Up to regulators to decide

Microsoft Addresses Regulatory Concerns in Fresh Bid for Activision Blizzard Takeover

Microsoft’s pursuit of the takeover of gaming giant Activision Blizzard has taken a new turn as the company responds to regulatory concerns and seeks approval from U.K. authorities. In an exclusive interview with CNBC, Microsoft’s vice-chairman and president, Brad Smith, emphasized the company’s commitment to addressing these concerns and highlighted the need for regulators to make informed decisions.

The initial proposal by Microsoft for the acquisition of Activision Blizzard faced rejection, prompting the tech giant to reevaluate its approach. Last week, a revised proposal was submitted to U.K. regulators, reflecting Microsoft’s dedication to overcoming regulatory obstacles.

“We haven’t tried to dismiss them. We haven’t tried to downplay them. We haven’t tried to ignore them,” Smith stated, underlining the company’s proactive stance toward regulatory matters. Microsoft’s strategy has been centered on acknowledging and resolving these concerns rather than sidestepping them.

The new agreement between Microsoft and Activision represents a restructuring that aims to allay regulatory fears while fostering healthy competition. Smith explained that their efforts have led to the creation of a transaction that not only addresses concerns about anti-competitive practices but also supports healthy market dynamics.

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With the U.K.’s Competition and Markets Authority now tasked with investigating the revised proposal, the decision deadline is set for October 18th. Smith expressed confidence in the measures taken to address regulatory issues, leaving the final verdict in the hands of the regulators.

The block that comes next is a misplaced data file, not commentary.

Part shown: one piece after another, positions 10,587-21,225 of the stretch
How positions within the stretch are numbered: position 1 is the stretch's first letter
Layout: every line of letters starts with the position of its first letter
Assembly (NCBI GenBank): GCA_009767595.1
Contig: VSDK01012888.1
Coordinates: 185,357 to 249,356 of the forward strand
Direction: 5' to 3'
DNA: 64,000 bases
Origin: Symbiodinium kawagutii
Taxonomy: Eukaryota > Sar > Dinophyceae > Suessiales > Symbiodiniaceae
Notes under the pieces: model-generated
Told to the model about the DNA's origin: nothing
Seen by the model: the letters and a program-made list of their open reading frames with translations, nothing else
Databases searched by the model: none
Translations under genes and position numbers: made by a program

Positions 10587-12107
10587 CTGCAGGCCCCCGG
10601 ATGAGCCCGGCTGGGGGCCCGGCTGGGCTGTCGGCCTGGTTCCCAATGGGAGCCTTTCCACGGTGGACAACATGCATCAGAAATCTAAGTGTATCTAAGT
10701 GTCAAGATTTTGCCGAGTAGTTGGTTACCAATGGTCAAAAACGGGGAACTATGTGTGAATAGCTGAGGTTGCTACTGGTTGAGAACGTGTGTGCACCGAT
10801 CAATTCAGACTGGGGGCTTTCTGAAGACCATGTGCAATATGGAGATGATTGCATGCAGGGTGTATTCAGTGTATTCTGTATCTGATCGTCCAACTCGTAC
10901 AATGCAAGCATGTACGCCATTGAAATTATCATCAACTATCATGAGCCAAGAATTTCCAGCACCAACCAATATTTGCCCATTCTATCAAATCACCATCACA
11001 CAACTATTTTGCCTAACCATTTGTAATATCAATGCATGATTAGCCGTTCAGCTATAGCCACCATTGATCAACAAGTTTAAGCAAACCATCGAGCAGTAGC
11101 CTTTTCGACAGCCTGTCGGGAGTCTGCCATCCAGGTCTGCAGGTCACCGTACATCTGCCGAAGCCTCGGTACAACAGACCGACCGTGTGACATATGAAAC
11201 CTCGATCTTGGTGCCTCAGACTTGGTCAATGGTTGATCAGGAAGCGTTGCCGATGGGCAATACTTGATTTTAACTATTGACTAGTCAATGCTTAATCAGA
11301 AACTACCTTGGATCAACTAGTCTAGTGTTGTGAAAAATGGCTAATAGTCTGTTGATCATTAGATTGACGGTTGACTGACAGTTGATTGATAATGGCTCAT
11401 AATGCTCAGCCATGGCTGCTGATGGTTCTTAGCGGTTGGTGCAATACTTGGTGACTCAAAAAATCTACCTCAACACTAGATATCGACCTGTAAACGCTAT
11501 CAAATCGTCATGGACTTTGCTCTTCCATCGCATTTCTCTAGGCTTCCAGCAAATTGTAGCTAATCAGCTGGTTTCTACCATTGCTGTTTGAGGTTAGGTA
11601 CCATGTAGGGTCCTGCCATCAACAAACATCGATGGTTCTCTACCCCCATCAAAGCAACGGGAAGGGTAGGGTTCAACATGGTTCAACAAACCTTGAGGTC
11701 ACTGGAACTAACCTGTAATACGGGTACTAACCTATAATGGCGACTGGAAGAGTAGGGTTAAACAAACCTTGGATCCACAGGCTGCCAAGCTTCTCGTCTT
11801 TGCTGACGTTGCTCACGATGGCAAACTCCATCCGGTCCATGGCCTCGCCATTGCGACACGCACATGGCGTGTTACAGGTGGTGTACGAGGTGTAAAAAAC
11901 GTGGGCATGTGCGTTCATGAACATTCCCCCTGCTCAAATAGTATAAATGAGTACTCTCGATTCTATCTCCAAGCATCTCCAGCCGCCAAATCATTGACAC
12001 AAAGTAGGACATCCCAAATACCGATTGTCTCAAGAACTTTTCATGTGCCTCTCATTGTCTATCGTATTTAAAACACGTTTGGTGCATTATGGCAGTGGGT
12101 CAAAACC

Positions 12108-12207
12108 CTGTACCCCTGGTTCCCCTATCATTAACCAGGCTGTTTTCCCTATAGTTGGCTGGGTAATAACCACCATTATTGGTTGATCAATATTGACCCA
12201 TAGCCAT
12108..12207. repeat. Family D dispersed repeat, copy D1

Under the terms of the new deal, Microsoft will not acquire cloud rights for existing Activision PC and console games, nor will it have control over cloud rights for new games released by Activision for the next 15 years. Instead, the responsibility for these cloud rights will be transferred to French gaming publisher Ubisoft before Microsoft’s acquisition of Activision is completed.

Smith’s perspective on this arrangement extends beyond the immediate transaction. He views this approach as a reflection of how technology companies can collaborate to drive innovation while also ensuring regulatory compliance. This dual objective, according to Smith, can lead to the creation of superior products that benefit consumers and the industry as a whole.

In the rapidly evolving landscape of technology, Smith’s insights underscore the importance of aligning business objectives with regulatory considerations. The Microsoft-Activision case exemplifies a cooperative effort to address concerns while enabling progress and innovation.

As the U.K. regulators deliberate on Microsoft’s revised proposal, the outcome will not only impact the fate of the acquisition but also set a precedent for how technology conglomerates navigate complex regulatory landscapes while striving for growth and advancement.


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